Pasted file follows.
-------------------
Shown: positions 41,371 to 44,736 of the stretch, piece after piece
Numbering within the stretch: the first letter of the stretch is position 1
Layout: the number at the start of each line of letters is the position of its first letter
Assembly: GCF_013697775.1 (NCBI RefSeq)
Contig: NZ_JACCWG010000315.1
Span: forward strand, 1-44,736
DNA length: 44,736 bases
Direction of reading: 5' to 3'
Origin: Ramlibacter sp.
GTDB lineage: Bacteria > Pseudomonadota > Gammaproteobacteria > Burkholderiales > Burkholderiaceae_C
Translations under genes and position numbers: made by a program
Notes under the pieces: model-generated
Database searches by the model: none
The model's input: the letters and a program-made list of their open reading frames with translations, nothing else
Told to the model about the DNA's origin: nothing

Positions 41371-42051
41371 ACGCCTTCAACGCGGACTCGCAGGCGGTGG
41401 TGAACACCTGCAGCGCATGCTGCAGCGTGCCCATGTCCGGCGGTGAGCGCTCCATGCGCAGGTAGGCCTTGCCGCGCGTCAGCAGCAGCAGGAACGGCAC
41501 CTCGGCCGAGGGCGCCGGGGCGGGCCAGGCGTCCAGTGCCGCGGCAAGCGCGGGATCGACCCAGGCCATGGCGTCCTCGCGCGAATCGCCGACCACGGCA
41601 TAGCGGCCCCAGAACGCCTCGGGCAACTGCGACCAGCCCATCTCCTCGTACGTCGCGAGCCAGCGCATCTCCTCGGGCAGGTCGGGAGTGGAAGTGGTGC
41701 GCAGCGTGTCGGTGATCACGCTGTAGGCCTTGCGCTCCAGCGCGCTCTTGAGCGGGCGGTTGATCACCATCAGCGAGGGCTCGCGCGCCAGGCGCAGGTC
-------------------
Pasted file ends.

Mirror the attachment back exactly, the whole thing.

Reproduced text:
Shown: positions 41,371 to 44,736 of the stretch, piece after piece
Numbering within the stretch: the first letter of the stretch is position 1
Layout: the number at the start of each line of letters is the position of its first letter
Assembly: GCF_013697775.1 (NCBI RefSeq)
Contig: NZ_JACCWG010000315.1
Span: forward strand, 1-44,736
DNA length: 44,736 bases
Direction of reading: 5' to 3'
Origin: Ramlibacter sp.
GTDB lineage: Bacteria > Pseudomonadota > Gammaproteobacteria > Burkholderiales > Burkholderiaceae_C
Translations under genes and position numbers: made by a program
Notes under the pieces: model-generated
Database searches by the model: none
The model's input: the letters and a program-made list of their open reading frames with translations, nothing else
Told to the model about the DNA's origin: nothing

Positions 41371-42051
41371 ACGCCTTCAACGCGGACTCGCAGGCGGTGG
41401 TGAACACCTGCAGCGCATGCTGCAGCGTGCCCATGTCCGGCGGTGAGCGCTCCATGCGCAGGTAGGCCTTGCCGCGCGTCAGCAGCAGCAGGAACGGCAC
41501 CTCGGCCGAGGGCGCCGGGGCGGGCCAGGCGTCCAGTGCCGCGGCAAGCGCGGGATCGACCCAGGCCATGGCGTCCTCGCGCGAATCGCCGACCACGGCA
41601 TAGCGGCCCCAGAACGCCTCGGGCAACTGCGACCAGCCCATCTCCTCGTACGTCGCGAGCCAGCGCATCTCCTCGGGCAGGTCGGGAGTGGAAGTGGTGC
41701 GCAGCGTGTCGGTGATCACGCTGTAGGCCTTGCGCTCCAGCGCGCTCTTGAGCGGGCGGTTGATCACCATCAGCGAGGGCTCGCGCGCCAGGCGCAGGTC